The cytogenetic risk classification defined all patients with inv(16)/t(16;16) or t(15;17) as favorable, regardless of additional abnormalities. As a result, 7 patients in the favorable group had complex abnormalities in addition to inv(16)/t(16;16) or t(15;17). Two of the 7 had inv(16)/t(16;16) along with −5/5q− or −7/7q−; both had resistant disease and short survival (< 8 months). None of the other 5 patients had −5/5q− or −7/7q−; all 5 achieved CR and are alive at 1146 to 2509 days. Although in general these results are consistent with the recently advanced hypothesis that secondary abnormalities are not necessarily associated with poor risk in patients with inv(16)/t(16;16) or t(15;17),5 10 further analysis is warranted for patients presenting with inv(16)/t(16;16) or t(15;17) in association with chromosome 5 and 7 aberrations. With so few patients having this karyotypic profile, resolution of this issue will require intergroup and perhaps international clinical trials.

Although all-trans-retinoic acid was not available at the time this study was initiated, few patients with t(15;17) would currently be treated without its addition. Accordingly, we performed analyses of the good risk group (n = 121) with and without the inclusion of the 27 t(15;17) patients (results not shown). The results were quantitatively unchanged by their exclusion.

The pattern of outcomes in the intermediate risk group differed from that of the favorable group, with the ABMT arm having the poorest survival, with an estimated 36% probability 5 years after CR, compared with more than 50% for the alloBMT and chemotherapy arms (P = .076). The intermediate risk group is heterogeneous, including a large proportion of patients with normal karyotypes (88%), with the remainder having a variety of abnormalities, including loss of a sex chromosome without additional aberrations, or other uncommon karyotypic aberrations with unknown prognostic significance. More extensive molecular analyses may help to identify prognostic tumor markers for both stratification and detection of minimal residual disease in these patients.

Patients with karyotypically normal AML represent a heterogeneous population. Caligiuri et al detected submicroscopic duplications of theMLL gene in about 10% of karyotypically normal AML patients.20 Newer molecular cytogenetic techniques have detected additional clonal aberrations not resolvable by classic cytogenetics, in both karyotypically normal and abnormal leukemia cases.21-23 These techniques have revealed abnormalities that would, if detected by classical methods, have resulted in the reclassification of some patients from intermediate risk to the unfavorable risk category.21 23 The prognostic significance of these abnormalities when they are present but undetectable by classical cytogenetics is currently unknown. Further molecular characterization may be useful in defining effective treatment modalities specific for the various patient subpopulations that compose the intermediate risk group.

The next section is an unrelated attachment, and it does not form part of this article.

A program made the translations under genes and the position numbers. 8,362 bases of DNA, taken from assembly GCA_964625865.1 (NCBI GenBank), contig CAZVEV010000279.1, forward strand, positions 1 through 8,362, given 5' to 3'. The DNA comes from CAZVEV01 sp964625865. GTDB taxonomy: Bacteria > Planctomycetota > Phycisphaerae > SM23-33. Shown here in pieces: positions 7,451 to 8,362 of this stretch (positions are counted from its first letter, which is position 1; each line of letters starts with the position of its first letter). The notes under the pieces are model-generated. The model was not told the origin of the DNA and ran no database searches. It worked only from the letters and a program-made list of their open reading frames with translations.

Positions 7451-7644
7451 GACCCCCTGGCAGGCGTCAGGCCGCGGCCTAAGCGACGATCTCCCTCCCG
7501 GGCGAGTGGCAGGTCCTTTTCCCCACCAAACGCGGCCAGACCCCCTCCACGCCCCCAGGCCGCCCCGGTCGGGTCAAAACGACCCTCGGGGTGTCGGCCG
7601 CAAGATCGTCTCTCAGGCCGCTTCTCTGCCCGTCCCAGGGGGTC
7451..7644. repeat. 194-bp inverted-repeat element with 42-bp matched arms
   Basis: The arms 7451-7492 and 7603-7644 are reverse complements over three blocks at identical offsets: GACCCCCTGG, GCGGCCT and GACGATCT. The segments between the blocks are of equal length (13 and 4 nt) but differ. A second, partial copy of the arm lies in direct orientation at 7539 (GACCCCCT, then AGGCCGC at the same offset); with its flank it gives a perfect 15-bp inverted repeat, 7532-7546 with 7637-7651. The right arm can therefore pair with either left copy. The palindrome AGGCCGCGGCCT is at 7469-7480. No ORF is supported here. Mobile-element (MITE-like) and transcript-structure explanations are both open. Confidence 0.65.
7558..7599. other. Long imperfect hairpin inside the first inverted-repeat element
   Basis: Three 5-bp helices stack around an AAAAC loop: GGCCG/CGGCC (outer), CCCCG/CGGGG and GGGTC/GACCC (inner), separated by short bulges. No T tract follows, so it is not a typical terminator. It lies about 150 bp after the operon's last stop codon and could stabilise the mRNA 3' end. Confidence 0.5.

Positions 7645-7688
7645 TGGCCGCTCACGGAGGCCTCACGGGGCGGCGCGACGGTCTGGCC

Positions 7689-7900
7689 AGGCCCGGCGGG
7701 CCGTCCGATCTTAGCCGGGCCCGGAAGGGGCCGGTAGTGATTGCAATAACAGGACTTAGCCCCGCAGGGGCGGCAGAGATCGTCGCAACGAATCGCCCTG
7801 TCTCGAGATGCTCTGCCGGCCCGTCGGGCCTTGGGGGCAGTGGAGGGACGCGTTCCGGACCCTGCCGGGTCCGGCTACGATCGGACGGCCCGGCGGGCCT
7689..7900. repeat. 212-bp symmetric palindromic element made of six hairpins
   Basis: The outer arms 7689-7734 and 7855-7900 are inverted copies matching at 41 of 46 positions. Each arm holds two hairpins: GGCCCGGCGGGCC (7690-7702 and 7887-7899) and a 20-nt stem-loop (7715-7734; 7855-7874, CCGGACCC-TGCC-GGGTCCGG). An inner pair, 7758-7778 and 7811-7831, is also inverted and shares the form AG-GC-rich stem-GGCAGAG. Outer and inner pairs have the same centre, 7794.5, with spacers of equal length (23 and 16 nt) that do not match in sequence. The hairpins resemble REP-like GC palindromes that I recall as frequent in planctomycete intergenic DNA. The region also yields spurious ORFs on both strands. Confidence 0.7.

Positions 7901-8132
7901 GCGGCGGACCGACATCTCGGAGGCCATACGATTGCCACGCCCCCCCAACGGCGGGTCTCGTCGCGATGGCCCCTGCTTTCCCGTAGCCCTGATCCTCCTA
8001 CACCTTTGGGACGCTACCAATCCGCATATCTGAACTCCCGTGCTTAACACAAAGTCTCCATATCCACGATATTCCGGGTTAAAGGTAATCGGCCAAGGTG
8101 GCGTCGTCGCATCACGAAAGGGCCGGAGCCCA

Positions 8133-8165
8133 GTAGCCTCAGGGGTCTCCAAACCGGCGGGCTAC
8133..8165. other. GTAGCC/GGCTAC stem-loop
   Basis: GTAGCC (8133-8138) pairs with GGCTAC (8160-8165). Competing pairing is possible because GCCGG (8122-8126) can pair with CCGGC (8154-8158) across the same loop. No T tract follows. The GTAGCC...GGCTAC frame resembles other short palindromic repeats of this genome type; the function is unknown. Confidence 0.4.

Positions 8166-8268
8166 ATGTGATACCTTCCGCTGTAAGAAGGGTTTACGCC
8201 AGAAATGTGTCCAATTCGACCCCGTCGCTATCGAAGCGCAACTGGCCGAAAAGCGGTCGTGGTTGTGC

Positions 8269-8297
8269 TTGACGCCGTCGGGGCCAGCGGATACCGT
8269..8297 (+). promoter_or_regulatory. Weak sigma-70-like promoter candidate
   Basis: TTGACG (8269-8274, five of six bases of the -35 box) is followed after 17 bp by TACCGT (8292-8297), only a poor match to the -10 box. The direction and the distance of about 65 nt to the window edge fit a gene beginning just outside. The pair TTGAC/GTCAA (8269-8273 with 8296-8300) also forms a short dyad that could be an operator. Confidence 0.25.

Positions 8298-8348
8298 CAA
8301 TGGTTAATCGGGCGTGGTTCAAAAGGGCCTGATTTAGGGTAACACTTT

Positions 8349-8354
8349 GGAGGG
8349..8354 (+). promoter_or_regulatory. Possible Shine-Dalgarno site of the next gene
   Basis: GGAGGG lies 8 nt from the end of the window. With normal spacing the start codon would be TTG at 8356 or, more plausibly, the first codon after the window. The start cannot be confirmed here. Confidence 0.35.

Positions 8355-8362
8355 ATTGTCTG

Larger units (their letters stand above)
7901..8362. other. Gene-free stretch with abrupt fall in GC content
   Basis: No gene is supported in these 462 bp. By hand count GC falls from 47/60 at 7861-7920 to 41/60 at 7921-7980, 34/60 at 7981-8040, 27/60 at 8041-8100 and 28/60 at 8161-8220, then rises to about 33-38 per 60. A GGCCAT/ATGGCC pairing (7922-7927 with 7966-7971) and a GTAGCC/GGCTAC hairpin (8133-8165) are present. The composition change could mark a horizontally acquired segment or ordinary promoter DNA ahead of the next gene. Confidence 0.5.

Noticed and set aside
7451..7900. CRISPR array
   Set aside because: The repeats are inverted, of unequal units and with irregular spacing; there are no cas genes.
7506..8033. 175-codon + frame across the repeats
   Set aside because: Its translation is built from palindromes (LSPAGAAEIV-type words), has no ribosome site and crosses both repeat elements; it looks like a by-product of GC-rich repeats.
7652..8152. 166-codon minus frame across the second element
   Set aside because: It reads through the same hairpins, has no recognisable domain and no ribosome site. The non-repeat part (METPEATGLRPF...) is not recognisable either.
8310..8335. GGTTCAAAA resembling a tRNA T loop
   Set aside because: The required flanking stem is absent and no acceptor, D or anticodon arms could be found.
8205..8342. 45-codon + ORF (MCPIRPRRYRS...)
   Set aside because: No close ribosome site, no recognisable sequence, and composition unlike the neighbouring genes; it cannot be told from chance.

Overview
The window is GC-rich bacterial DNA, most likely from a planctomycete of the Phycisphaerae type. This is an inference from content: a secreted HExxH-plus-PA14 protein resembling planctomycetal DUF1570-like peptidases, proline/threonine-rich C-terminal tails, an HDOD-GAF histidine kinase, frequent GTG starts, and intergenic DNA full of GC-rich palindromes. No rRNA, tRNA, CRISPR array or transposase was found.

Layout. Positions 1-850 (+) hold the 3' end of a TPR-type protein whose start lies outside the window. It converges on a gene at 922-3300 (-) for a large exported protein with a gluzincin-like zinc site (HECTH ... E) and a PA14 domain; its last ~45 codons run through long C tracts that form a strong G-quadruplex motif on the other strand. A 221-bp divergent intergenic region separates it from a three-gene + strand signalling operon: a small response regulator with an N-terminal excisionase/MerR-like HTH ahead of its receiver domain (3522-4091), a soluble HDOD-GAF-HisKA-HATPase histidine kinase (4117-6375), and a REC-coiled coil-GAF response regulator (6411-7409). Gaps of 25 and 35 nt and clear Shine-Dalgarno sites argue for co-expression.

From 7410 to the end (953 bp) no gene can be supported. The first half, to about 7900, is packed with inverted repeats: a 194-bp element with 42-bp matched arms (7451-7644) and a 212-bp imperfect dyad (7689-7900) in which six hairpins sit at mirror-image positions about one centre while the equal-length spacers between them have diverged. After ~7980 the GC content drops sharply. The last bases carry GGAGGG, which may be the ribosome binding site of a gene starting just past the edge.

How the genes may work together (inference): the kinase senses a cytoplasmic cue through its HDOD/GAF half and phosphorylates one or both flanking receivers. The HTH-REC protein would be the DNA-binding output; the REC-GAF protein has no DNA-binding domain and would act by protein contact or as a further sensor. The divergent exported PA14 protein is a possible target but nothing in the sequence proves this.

In the unfavorable group, heterogeneity among the 3 postremission treatment arms was not statistically significant (P = .11), although patients appeared to benefit when treated with alloBMT, (P = .043 compared with ABMT and chemotherapy arms combined). The alloBMT arm had an estimated 44% probability of surviving 5 years after CR, compared with 15% or less in the chemotherapy and ABMT arms. This difference was observed even though the proportion of patients actually receiving their assigned postremission treatment was much higher in the chemotherapy arm (90%) than the transplant arms (52% for ABMT, 58% for alloBMT). The observation that patients with poor-risk cytogenetics appear to have a better OS and DFS after HLA-matched sibling transplants suggests that alloBMT using alternative donors might be considered for such patients without matched siblings.

Additional investigation of the unfavorable risk group suggested that further prognostic subdivision of this group may be possible. In particular, only 37% of the 33 patients with chromosome 5 or 7 aberrations in a complex karyotype achieved CR, and all 33 died within 2.5 years. These data emphasize the need for novel treatment strategies for the karyotypically complex leukemias bearing chromosome 5 and 7 aberrations.

Direct comparisons of cytogenetic data among published reports are compromised by the inconsistent definitions of selected aberrations, in particular, del(9q) or 11q23 aberrations, complex karyotypes, or the inclusion or exclusion of particular chromosome aberrations such as t(15;17) in the prognostic subgroupings. In addition, groups vary somewhat in their definitions of response criteria. Despite these differences, the cytogenetic data presented in this study were analyzed using 2 different classification schemes, which differed in the classification of 17% of the patients. Our rationale to perform this analysis was to describe the differences and similarities used by different cooperative groups to guide future investigations. The MRC coding appeared to separate the patients into 3 groups with a wider range of CR rates than did SWOG criteria. In particular, by moving a number of patients from the unfavorable to the intermediate risk group and moving the rare aberrations from unknown to intermediate, the MRC coding appears to more effectively identify patients with low CR rate (44%, compared with 55% for those in the SWOG unfavorable risk category). This shift resulted in a lower CR rate in the more heterogeneous intermediate risk group, and it limited the number of unfavorable risk patients randomized to postremission treatment. Conversely, the SWOG scheme was superior in predicting survival from CR. Interestingly, both schemes were deficient at predicting OS, suggesting the need for a more robust classification scheme to tighten treatment correlates in genetically defined AML subsets.